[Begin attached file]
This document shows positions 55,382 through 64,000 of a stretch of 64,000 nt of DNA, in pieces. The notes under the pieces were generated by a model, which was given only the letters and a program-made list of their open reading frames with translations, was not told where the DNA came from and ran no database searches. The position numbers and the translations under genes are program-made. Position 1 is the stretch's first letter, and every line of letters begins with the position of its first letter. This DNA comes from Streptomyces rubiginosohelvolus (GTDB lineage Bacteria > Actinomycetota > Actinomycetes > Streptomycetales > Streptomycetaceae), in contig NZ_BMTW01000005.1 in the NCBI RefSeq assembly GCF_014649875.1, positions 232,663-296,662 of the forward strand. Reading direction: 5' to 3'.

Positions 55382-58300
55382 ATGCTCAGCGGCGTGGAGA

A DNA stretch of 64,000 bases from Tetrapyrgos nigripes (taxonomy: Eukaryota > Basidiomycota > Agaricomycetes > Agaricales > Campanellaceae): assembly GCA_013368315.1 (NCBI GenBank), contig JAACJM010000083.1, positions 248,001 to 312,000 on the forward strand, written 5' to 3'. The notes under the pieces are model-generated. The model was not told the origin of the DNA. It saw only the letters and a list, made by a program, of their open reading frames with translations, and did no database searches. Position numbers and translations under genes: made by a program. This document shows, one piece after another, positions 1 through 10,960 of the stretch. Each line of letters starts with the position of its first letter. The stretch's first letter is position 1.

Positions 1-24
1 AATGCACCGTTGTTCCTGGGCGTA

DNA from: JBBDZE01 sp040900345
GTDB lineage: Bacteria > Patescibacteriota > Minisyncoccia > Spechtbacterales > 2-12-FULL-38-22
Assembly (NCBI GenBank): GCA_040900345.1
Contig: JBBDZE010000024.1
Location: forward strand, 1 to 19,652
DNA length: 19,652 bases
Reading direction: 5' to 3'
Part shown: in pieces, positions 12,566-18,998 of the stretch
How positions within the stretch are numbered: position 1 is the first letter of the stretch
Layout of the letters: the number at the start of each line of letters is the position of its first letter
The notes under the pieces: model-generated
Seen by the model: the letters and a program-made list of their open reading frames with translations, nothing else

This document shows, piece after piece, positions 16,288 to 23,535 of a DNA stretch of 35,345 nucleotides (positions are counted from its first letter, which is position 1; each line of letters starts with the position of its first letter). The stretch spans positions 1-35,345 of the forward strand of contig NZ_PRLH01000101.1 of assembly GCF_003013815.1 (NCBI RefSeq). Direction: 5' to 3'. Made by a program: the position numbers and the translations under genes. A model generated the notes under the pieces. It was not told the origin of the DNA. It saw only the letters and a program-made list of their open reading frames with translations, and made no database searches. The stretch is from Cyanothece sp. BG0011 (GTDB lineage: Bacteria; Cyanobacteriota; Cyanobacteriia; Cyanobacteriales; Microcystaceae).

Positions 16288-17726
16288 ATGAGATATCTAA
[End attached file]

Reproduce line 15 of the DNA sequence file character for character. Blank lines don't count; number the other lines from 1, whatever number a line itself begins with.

How positions within the stretch are numbered: position 1 is the first letter of the stretch